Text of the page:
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Psychosom Med. 2002 Nov-Dec;64(6):851-61.

Regional brain activation due to pharmacologically induced adrenergic interoceptive stimulation in humans.

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University of Michigan Medical Center, University Hospital, Ann Arbor, Michigan 48109-0120, USA.



Identifying the brain regions associated with visceral sensory activation and awareness (interoception) was a neglected area of neural science until quite recently despite being essential to a comprehensive understanding of psychosomatic processes, baroreception, and higher brain functions such as fear and anxiety, other emotions, and pain.


In this study regional changes in the cerebral metabolic rate for glucose were determined with positron emission tomography in response to cardiovascular-respiratory activation induced in healthy humans by beta-adrenergic stimulation produced with intravenous isoproterenol, which acts predominantly in the periphery because of minimal transport across the blood-brain barrier.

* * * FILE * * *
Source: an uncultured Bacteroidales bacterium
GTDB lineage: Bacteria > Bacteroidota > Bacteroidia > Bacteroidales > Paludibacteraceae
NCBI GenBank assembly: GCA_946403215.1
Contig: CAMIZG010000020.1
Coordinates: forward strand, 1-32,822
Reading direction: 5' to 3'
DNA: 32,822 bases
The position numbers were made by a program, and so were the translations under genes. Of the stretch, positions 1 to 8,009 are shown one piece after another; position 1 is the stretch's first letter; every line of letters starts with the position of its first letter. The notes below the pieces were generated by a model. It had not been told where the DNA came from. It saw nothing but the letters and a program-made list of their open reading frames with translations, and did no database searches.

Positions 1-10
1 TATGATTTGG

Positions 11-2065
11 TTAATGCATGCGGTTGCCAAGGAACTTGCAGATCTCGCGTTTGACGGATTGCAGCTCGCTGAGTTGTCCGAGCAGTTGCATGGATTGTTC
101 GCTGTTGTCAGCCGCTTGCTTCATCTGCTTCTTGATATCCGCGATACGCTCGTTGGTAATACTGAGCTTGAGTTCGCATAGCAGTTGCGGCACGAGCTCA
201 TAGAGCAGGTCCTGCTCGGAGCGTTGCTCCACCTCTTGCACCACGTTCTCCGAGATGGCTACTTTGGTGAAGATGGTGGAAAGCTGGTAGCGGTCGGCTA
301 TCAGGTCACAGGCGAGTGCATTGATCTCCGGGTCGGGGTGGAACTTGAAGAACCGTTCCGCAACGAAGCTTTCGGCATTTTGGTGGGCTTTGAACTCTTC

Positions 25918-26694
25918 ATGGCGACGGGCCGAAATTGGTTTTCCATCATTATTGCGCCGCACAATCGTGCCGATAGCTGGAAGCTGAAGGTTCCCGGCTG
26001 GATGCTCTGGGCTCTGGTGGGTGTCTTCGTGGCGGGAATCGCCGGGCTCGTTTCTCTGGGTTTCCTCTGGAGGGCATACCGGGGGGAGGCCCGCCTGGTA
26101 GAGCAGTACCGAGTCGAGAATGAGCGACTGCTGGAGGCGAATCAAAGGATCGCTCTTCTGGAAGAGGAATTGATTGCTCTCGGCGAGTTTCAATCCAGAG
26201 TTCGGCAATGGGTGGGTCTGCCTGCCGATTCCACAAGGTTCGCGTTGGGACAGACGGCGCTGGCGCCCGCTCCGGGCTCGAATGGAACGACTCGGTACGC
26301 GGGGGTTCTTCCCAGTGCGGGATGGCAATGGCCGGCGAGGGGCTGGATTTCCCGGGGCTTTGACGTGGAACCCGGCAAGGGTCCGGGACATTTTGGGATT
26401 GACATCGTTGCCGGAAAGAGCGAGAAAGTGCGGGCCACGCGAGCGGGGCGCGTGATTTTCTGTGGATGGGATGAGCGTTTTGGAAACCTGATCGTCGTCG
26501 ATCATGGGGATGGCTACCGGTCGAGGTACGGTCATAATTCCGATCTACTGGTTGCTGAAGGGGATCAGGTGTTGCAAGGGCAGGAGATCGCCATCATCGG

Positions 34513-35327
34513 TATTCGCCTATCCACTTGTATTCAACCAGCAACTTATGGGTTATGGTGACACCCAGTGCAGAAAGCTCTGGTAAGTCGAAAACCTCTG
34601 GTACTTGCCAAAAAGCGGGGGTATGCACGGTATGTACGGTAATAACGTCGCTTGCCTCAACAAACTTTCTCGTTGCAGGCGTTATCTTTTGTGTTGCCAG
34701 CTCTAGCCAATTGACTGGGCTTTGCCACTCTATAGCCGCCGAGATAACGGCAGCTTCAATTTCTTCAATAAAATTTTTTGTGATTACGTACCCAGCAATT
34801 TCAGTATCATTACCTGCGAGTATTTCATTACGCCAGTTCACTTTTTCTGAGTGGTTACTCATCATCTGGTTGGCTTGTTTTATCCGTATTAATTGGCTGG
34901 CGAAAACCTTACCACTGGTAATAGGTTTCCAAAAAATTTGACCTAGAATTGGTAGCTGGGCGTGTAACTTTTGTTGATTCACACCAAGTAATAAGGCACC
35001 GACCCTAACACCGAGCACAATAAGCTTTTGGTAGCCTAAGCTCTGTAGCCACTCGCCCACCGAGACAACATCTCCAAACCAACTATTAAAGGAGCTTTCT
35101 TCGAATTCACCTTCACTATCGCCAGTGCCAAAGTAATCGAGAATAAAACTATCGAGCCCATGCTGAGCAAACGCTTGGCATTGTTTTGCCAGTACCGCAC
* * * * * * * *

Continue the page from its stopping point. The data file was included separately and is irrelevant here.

Interoceptive activation raised heart rate to approximately 120 beats per minute, produced somatic and to a lesser extent psychological symptoms, and significantly increased cerebral glucose metabolism in the left primary somatosensory cortex and medial portion of the cingulate gyrus; right insular cortex showed a trend toward an increase that was significant in homogeneous subgroups of right-handed or female subjects.


These results demonstrate the involvement of specific brain regions as well as hemispheric laterality of function in visceral perception, and they suggest that during emotional reactions involving changes in visceral organ function, activation of some of the brain regions observed could be due specifically to interoceptive processes.

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